Tulalip Senior Royalty crowned at Elder’s luncheon

Mark Brown and Pauline Williams were crowned as King and Queen 
during the Luncheon

By Kalvin Valdillez, Tulalip News

In the Orca ballroom of the Tulalip Resort and Casino, elders representing many different tribal nations gathered on June 13 for an afternoon of gab, grub and gifts. An estimated 1,200 Indigenous wisdom keepers journeyed to Tulalip for the Tribe’s popular annual Elder’s Luncheon.  

Laughter was shared throughout the event as Tulalip Board of Director Mel Sheldon provided witty jokes and tidbits while on emcee duty. Elders from near and far enjoyed each other’s company for hours. Several vendor stations were set-up across the hall, in the Chinook ballrooms, selling a variety of items including beaded jewelry, blankets, artwork and accessories. 

“We come here every year,” exclaimed Kalispel tribal elder, Wilma Bowman. “We actually got here a day early and spent the night, we’ll stay again tonight. I love this luncheon because they have vendors, very good food and this is my favorite tribal hotel. I just love how it’s designed to represent their culture outside and in. There was a time where you couldn’t do this because it wasn’t a fast paced world. You could only really visit with neighboring tribes but now you can travel a long ways and visit with elders from other tribes.”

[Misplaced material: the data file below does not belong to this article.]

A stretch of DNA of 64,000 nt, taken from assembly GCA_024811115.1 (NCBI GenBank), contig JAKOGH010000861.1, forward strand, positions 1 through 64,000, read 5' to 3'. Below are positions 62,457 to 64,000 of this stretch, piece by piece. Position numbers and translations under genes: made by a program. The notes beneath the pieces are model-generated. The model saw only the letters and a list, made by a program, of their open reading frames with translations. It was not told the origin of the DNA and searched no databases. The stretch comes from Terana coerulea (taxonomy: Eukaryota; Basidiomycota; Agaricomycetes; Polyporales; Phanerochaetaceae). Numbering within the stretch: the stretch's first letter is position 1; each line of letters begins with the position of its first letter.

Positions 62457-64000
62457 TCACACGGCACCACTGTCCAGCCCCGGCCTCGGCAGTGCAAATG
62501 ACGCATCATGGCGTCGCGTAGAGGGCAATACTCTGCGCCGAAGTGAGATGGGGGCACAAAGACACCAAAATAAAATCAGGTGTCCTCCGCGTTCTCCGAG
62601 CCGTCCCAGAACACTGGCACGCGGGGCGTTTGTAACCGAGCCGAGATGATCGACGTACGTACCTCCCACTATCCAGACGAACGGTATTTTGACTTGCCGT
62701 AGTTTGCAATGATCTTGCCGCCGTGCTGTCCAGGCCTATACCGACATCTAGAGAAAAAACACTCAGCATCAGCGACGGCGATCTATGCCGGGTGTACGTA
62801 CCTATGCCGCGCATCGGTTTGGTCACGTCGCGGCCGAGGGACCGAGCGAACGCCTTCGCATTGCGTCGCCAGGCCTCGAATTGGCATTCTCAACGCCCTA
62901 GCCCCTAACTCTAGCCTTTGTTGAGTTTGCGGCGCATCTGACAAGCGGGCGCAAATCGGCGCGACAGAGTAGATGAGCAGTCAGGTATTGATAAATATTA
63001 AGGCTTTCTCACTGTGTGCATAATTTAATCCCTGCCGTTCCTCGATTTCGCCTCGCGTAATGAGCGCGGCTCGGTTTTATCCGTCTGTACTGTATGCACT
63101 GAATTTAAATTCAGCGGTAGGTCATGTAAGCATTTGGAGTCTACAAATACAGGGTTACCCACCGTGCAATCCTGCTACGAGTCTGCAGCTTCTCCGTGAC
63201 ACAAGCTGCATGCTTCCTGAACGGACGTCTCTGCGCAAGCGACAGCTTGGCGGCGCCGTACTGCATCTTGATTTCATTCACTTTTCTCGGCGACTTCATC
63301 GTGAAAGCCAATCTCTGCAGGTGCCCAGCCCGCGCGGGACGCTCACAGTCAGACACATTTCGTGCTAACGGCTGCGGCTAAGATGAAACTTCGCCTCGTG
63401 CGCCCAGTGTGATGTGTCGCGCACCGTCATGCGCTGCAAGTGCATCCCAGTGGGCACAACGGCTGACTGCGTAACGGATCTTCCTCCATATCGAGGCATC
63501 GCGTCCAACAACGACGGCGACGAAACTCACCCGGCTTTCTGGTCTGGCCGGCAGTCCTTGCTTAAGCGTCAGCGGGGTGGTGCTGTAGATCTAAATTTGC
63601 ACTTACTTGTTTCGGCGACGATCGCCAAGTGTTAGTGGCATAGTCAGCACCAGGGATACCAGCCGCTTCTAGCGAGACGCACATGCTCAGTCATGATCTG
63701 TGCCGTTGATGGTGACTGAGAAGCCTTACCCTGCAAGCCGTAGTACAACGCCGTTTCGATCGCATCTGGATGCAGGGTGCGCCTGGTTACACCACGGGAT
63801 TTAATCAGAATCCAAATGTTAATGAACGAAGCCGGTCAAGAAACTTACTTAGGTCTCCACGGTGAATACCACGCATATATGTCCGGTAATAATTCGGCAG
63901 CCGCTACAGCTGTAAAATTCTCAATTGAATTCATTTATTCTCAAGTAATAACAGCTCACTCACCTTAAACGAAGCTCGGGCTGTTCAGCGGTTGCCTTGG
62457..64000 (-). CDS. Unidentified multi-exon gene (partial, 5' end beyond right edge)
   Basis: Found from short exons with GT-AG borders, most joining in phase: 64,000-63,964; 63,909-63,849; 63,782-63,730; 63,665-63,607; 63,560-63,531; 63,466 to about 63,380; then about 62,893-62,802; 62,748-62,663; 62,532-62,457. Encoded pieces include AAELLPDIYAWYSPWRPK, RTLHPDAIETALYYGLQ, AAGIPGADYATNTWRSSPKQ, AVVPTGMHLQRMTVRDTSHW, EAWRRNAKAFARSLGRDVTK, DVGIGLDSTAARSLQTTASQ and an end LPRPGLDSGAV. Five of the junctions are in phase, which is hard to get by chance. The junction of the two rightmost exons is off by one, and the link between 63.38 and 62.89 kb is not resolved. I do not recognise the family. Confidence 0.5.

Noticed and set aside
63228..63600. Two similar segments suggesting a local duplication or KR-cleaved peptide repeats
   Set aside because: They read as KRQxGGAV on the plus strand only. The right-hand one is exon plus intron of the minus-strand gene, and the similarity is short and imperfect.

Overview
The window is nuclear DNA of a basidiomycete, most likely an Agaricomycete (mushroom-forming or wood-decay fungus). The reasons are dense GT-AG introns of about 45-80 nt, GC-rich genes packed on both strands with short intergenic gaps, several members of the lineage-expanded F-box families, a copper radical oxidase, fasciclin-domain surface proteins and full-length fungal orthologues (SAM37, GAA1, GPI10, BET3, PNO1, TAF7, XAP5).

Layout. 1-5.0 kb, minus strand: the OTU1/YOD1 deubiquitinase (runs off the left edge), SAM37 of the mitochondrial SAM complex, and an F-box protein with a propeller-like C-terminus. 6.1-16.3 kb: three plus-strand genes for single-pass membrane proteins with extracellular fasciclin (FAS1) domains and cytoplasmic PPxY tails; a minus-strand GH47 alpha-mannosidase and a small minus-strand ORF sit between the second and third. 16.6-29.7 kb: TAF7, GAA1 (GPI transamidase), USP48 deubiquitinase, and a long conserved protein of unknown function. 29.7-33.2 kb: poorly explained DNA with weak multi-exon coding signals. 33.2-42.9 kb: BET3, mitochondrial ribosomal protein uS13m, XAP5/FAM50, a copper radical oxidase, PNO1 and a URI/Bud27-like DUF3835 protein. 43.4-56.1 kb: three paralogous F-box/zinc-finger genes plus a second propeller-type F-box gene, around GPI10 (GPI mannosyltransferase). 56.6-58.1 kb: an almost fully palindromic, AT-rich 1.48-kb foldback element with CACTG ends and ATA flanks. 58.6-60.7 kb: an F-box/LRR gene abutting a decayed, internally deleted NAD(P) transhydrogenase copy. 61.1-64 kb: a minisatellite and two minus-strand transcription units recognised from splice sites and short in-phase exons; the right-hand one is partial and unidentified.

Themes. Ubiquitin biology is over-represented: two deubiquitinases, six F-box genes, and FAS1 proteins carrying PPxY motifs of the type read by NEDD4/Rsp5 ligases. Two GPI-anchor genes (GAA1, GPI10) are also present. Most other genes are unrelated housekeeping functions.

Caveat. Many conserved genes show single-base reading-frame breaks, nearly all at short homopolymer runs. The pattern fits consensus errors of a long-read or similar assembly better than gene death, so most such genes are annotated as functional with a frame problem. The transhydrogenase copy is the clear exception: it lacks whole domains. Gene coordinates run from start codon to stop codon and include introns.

The elders were fed a delicious salmon lunch while they listened for their raffle ticket numbers to be called. This year, the Tribe raffled off a number of giveaway items including 32” & 55” TVs, KitchenAid mixers, cash, mini refrigerators, Keurig coffee makers and gift baskets donated by several Tulalip tribal and TGO departments.

The Marysville Strawberry Festival Tulalip Senior Royalty, Mark Brown and Pauline Williams, were crowned as King and Queen during the Luncheon. With their crowns held high and their sashes proudly on display, the couple happily accepted their naming and showcased their graceful, royal waves to their fellow elders. 

“It’s an honor,” expressed Queen Pauline. “Especially because my mother was once up on that stage, in about 2001, 2002. Her name is Florence Gladys McKay and she received the same honor. I haven’t lived here all my life. I left when I was about seventeen and ended up in Texas and met my husband. Now I’ve come full circle and came home. This luncheon is always great because you get to meet people from all over. We try to go to a few other luncheons too, at different tribes, Spokane and Coeur d’Alene.”

After the grand prize, the 55” Smart TV, was gifted, the elders said their goodbyes, exchanged information and shared hugs. Many of the elders who were staying another night made plans for dinner and gaming after a fun afternoon at the luncheon. 

“I think it’s important for the elders to come together every year,” said Elisha Stewart, Elders Service Case and Program Manager. “It seems like the only time our communities come together is because of a loss or tragedy. So coming together to celebrate them is important, their presence is good medicine and when they bring that to our community, it’s priceless.”